Name of breed: Boulonnais
Country of origin: France
Breed origin: Also known as the ‘White Marble Horse’, the Boulonnais is a type of draft horse breed from France. The breed’s origins trace to a period before the Crusades, and during the 17th century the bloodlines of Spanish Barb, Arabian and Andalusian breeds were added to create the modern-day Boulonnais.
During the early 1900s, Boulonnais’ were imported in large numbers to the US are were extremely popular in France. But unfortunately with two world wars in Europe in the first half of the century, the breed population suffered severely and almost became extinct following WW2.
Breed numbers still remain low – it’s estimated that less than 1000 horses remain in Europe, mostly in France, with a few in other nations.
Distinguishing features: Known for its large but elegant appearance, the Boulonnais is usually grey in colour, although chestnut and black are also allowed by the French breed registry. Unlike other breeds of draft horses such as the Shire or Clydesdale, the Boulonnais has no heavy feathering on its lower legs.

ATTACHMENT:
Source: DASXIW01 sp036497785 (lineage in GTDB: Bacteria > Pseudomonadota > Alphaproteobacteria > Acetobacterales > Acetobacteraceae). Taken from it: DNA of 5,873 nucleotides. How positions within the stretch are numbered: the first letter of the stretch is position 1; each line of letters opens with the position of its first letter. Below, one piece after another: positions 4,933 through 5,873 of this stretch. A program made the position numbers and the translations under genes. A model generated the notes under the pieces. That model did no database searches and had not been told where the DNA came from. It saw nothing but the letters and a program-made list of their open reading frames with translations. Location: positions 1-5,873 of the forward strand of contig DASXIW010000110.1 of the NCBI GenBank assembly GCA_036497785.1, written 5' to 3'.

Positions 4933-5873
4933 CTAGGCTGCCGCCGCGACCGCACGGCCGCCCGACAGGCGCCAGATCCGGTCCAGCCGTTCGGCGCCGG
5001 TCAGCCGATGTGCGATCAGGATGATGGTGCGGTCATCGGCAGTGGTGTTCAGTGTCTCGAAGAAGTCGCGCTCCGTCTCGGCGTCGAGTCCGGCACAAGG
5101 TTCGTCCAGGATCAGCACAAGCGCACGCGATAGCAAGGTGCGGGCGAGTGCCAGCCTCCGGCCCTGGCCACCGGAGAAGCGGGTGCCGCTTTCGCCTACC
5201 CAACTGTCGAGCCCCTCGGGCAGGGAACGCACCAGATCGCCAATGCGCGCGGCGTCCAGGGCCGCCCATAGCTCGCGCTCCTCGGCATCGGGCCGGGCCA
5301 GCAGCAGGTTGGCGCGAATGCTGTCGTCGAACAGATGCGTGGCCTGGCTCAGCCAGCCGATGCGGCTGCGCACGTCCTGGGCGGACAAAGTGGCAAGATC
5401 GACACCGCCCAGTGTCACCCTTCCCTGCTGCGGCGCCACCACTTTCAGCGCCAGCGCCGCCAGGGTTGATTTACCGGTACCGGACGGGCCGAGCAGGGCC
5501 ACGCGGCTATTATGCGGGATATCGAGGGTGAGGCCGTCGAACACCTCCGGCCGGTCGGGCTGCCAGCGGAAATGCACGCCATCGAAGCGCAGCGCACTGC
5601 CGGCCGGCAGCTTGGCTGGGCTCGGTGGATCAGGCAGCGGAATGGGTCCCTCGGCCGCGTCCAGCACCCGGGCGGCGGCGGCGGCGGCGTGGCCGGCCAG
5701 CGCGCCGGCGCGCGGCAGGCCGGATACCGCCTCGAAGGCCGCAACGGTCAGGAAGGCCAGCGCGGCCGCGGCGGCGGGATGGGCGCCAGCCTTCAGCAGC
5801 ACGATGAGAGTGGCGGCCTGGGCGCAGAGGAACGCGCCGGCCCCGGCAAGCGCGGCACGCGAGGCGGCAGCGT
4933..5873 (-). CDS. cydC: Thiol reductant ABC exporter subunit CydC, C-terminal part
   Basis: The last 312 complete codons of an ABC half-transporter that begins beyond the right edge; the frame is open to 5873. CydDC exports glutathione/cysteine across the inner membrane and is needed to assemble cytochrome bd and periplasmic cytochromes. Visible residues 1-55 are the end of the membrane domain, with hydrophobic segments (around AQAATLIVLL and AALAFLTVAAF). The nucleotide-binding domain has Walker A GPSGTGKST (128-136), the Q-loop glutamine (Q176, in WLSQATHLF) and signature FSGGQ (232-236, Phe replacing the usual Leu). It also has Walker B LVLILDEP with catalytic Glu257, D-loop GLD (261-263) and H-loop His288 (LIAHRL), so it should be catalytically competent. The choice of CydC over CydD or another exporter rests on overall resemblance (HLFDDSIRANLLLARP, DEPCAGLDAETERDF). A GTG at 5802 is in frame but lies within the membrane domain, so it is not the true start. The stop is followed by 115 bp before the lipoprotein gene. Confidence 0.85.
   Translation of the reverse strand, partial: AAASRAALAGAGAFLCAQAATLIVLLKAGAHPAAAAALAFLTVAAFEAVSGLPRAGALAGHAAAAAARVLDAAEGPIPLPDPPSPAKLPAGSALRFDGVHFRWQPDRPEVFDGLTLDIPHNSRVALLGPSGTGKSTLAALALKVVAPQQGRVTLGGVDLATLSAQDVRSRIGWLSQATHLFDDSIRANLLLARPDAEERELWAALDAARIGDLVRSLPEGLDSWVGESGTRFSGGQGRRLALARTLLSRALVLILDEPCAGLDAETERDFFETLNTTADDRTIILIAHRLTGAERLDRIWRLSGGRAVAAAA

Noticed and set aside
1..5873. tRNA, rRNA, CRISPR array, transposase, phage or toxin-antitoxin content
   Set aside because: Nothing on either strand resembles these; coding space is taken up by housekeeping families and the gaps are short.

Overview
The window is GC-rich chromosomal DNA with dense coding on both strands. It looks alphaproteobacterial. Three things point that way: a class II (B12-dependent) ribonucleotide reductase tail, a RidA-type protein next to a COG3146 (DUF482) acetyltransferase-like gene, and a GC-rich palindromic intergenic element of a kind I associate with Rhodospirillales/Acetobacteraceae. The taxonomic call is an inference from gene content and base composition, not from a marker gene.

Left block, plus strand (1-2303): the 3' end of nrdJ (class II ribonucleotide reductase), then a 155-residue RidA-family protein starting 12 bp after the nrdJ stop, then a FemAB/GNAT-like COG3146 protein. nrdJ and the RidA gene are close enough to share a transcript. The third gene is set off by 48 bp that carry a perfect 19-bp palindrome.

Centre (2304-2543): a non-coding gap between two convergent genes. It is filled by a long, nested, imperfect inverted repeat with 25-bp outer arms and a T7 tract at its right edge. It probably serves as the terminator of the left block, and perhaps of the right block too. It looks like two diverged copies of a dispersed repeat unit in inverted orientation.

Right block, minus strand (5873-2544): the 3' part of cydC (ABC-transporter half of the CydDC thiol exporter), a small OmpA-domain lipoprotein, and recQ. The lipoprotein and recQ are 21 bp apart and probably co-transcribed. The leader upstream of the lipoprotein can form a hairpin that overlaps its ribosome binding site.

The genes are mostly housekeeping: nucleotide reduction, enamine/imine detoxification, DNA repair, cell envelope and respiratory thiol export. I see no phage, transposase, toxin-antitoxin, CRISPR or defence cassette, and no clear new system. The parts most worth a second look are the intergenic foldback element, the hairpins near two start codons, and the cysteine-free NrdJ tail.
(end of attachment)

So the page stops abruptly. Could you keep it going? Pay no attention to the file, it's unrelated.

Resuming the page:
The Boulonnais has a very elegant appearance that is not often seen in heavy draft breeds and it has been called ‘Europe’s noblest draft horse’. The fineness of the skin and delicate appearance of the veins has allowed the horse to be described as looking “like polished marble”, leading to its ‘White Marble Horse’ nickname.
Modern day Boulonnais: While in the past the breed has been used for transporting fresh fish from Boulogne to Paris, or moving heavy blocks of building stone, and even pulling artillery and supply wagons for the French army in the 20th century, falling demand for the breed in later years means that today it is bred mainly for horsemeat. In 2010, sixty percent of Boulonnais horses bred in France were intended for slaughter. However, the slaughter industry is in crisis due to falling prices, controversy and importation of cheap meat which has seen the consumption of horse meat fall sharply in Europe (thank god!).
In France, a breeding program has been developed by the National Stud to cross Boulonnais and Arabian horses to create a fast, alert driving horse called the Araboulonnais.
Image credit: Wikimedia